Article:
The five points are very much based around After the Fire want to:
1. Have fun.
2. Maintain the brand name.
3. Always have integrity.
4. Work within our means.
5. Always try to make a difference.
If we break those things down, you can see that by doing the AidTF thing, making a difference, providing that money for that water. We want to change the way things are in the world by making a difference. Having fun is really important because we had our heyday. This is the second bite of the cherry we’ve got now, so it’s not a major commercial approach. So having fun both for ourselves and for our audience. It’s very important we don’t damage the brand name, so we will always work and promote what we’re going to do as After the Fire. If it got to where people really hated what we were doing we would have to reevaluate why we were going forward. Maintain integrity. We still want to have the aims and the missions that the original After the Fire had. Working within means, so that we do not go spending $30,000 producing a new album and then only selling a handful of copies. We want to go slowly. The new After the Fire organisation is a fraction of the size both in record sales and infrastructure to the professional band that was back in the ‘70s and ‘80s. So that’s pretty much where we’re at.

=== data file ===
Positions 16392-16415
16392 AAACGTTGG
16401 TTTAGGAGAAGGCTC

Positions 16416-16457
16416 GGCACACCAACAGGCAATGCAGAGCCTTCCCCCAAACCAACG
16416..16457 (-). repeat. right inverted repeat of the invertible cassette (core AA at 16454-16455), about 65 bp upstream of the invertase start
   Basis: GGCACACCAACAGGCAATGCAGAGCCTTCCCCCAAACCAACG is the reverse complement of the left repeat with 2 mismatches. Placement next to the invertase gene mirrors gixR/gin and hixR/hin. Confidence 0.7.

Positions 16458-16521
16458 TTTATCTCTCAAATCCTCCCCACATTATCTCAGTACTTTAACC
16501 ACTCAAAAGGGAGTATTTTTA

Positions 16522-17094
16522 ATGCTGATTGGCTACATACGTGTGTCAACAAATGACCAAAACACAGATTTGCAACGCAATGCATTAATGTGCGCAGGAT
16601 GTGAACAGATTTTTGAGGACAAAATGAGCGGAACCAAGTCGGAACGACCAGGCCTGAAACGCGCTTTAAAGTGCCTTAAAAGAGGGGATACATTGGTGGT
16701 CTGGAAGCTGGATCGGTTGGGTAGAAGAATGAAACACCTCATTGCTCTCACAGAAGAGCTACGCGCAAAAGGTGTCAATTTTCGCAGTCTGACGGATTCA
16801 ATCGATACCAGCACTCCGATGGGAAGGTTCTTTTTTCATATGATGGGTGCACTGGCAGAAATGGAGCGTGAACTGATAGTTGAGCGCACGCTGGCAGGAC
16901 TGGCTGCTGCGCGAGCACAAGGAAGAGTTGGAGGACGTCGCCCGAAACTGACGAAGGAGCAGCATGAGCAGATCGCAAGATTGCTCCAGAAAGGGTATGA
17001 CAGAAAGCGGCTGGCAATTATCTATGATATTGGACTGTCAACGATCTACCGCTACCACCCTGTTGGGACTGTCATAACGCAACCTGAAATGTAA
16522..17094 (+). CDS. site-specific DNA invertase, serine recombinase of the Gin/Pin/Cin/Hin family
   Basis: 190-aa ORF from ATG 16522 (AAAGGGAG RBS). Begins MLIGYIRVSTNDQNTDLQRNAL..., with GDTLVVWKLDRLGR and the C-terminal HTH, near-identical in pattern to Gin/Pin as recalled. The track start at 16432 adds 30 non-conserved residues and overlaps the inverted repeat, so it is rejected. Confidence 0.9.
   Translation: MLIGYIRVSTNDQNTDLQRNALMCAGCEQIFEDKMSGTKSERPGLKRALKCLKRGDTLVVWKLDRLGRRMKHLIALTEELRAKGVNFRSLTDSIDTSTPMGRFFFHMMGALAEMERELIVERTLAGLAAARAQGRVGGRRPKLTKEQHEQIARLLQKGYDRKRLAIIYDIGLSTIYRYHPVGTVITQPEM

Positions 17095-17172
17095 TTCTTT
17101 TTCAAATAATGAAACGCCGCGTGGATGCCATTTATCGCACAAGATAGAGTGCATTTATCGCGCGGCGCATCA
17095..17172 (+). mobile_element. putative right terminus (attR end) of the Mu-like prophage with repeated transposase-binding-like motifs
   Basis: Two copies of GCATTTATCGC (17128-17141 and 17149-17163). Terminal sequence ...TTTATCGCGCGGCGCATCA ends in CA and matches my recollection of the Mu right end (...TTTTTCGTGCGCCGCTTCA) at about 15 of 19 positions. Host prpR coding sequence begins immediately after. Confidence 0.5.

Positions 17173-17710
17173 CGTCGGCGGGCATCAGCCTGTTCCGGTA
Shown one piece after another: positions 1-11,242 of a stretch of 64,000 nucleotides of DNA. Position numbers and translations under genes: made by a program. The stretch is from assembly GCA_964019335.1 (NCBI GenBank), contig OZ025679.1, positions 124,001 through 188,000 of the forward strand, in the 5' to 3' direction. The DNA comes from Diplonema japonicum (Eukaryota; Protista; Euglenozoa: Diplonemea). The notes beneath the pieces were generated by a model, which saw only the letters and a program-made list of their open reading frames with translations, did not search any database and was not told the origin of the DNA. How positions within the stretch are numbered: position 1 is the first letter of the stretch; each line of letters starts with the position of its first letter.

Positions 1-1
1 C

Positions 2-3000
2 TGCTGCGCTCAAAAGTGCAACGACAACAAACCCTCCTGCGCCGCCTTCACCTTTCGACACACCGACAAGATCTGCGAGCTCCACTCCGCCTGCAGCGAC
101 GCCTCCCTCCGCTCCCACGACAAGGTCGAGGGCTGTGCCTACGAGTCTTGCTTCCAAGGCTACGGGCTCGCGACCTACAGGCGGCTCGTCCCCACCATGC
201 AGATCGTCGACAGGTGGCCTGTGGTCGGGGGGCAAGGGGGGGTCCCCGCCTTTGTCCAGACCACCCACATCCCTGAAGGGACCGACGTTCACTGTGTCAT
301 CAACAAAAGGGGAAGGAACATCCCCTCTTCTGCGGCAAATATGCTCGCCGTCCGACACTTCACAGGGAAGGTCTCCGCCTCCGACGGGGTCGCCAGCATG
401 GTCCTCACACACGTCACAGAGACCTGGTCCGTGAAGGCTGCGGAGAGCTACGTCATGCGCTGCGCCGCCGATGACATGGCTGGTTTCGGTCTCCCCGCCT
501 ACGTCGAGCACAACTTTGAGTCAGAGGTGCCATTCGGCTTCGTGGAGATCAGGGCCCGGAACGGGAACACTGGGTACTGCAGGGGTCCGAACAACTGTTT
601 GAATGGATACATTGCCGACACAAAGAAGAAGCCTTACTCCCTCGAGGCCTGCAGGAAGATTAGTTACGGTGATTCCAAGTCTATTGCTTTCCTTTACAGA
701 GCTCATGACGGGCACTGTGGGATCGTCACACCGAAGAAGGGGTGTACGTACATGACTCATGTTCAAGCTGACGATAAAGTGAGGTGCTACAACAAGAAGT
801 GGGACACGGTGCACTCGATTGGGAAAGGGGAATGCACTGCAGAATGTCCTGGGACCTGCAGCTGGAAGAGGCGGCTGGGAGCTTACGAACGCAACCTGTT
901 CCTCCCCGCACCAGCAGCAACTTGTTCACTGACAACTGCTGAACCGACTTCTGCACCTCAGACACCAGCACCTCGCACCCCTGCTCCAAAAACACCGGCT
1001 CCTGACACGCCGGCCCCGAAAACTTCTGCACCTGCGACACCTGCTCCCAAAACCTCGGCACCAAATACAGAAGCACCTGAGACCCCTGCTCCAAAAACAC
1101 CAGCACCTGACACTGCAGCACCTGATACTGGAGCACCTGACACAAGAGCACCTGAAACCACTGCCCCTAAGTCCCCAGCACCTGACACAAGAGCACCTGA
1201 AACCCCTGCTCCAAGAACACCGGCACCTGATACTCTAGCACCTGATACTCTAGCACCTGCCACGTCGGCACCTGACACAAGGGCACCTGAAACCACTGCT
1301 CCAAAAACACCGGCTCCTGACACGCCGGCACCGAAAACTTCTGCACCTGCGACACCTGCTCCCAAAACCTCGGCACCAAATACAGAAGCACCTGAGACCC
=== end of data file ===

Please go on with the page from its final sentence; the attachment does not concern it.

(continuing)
Q: That’s a pretty good summing up. It reminds me a little bit of Mike Peters resurrecting the Alarm.
A: Yeah, but that’s still a full time band, isn’t it, whereas we’re not full time.
Q: Didn’t you also play Greenbelt once when Cliff Richard played?
A: That was 1979. I thought it was brilliant. It was a fantastic year. You had Garth Hewitt, who had just signed to Cliff Richard’s record label, so he had a commercial record deal, so he was going places. Cliff Richard was number one with “We Don’t Talk Anymore.” We had the Laser Love album coming out. We had already been in the charts with “One Rule for You” and we were just at the pinnacle at the Greenbelt time. You had Bryn Haworth out on EMI or something like that, on a commercial record label. And it was just fantastic.
Q: We got some Cliff Richard albums here because they came out on Rocket, Elton John’s record company.
A: It always grieved Cliff that we outsold him in the states. We got a much higher chart position with number five for “Der Kommissar.”